If relationships between weaker and stronger nuclear weapon states are to remain stable, mutual assured destruction must be maintained in a robust, credible way. But nations’ faith in the survivability of their nuclear deterrents could be seriously undermined by hypersonic missiles—either boost-glide systems or hypersonic cruise missiles—armed with conventional warheads. Some analysts in China suspect that the United States is seeking the ability to eliminate Beijing’s nuclear deterrent in a first strike—and if Washington successfully develops hypersonic missiles, Beijing’s confidence in the credibility of its nuclear deterrent would only erode. (In a similar vein, Delhi might someday grow concerned about a Chinese hypersonic strike against India’s small nuclear arsenal.)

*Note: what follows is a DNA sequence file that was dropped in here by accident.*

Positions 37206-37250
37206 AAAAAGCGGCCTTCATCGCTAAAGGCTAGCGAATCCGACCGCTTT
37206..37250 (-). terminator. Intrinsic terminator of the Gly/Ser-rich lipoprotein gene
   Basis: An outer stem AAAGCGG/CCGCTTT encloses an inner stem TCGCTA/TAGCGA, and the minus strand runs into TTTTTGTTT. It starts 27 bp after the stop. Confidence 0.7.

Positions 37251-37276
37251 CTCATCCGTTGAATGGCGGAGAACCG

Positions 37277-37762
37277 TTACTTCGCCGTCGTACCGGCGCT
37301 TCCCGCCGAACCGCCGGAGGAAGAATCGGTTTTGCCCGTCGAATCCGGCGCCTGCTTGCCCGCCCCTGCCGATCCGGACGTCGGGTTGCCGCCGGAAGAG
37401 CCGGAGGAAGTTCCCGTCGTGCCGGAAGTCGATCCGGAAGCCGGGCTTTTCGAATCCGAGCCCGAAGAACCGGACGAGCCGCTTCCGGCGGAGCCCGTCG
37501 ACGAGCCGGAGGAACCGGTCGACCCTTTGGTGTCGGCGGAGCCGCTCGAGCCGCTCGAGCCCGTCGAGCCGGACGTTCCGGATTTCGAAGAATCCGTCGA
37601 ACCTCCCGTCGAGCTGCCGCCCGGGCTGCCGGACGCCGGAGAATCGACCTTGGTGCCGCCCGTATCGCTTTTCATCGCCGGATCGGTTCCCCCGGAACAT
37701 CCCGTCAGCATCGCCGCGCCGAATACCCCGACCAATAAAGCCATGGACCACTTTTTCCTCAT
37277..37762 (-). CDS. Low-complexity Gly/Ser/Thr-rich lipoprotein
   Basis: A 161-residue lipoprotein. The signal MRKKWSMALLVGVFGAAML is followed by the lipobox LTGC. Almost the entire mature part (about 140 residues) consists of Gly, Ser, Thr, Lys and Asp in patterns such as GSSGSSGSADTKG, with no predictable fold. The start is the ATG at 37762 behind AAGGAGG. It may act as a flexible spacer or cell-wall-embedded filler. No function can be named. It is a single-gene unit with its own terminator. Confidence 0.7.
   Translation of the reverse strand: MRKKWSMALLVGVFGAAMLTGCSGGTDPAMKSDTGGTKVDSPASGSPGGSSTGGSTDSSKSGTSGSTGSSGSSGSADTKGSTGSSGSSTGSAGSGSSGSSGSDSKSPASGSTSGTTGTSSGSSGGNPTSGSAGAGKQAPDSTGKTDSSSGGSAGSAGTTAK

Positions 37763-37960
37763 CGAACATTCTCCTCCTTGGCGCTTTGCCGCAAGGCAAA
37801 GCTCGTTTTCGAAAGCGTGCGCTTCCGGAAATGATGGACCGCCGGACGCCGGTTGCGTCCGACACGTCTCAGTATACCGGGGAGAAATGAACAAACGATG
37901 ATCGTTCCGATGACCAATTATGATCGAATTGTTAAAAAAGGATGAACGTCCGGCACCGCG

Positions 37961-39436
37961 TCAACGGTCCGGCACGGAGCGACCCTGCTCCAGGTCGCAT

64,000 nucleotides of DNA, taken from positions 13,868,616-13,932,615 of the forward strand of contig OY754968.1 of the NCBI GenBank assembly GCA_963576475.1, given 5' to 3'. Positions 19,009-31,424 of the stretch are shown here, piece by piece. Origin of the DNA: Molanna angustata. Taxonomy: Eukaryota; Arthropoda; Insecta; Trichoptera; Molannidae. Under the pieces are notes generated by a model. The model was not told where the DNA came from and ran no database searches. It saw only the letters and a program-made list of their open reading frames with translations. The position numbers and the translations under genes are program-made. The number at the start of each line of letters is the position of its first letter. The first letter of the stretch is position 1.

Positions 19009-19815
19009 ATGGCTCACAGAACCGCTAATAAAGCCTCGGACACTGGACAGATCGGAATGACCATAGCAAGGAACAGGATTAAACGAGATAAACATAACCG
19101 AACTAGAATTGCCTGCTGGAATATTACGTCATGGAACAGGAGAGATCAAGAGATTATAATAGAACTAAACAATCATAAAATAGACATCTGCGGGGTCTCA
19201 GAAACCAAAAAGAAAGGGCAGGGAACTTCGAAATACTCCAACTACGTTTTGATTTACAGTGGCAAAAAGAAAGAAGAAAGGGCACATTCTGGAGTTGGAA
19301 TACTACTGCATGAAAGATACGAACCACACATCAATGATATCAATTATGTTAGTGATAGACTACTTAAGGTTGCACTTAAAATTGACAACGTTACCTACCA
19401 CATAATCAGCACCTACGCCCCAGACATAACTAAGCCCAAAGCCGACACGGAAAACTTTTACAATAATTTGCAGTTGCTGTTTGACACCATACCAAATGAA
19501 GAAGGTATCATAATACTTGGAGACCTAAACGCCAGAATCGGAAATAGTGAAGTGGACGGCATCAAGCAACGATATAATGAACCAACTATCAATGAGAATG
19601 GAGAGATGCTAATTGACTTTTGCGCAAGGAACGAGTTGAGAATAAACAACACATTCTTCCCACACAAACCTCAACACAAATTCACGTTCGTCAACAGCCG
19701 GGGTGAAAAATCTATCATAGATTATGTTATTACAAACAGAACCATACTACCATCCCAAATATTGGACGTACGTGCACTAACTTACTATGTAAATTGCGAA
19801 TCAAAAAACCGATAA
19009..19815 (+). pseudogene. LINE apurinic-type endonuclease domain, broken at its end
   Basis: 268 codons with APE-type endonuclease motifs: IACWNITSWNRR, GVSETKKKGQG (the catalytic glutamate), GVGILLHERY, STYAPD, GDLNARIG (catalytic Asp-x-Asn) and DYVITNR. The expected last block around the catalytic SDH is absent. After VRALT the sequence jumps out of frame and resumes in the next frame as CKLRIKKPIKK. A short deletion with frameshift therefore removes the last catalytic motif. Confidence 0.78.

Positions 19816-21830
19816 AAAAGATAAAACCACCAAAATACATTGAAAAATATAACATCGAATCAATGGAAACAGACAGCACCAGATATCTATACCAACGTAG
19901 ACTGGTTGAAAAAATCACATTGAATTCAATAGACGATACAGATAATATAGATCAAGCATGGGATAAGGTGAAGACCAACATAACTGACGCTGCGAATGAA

Already, some in China are discussing whether Beijing should, in the face of new conventional threats to its nuclear arsenal, alter its unconditional no-first-use policy. And a lack of understanding regarding future hypersonic missile policy has already begun to complicate strategic security dialogue between China and the United States—and between the United States and Russia. These countries’ deeply-rooted mutual mistrust makes it inevitable that, if one nation deploys hypersonic missiles, another nation will perceive the threat in an exaggerated manner. Nations concerned about the survivability of their deterrents might build additional nuclear facilities deep underground—or begin to demonstrate less transparency about their nuclear policies. Such developments would hobble efforts to build confidence between national military establishments. Dialogue may help allay concerns—but only to a limited extent.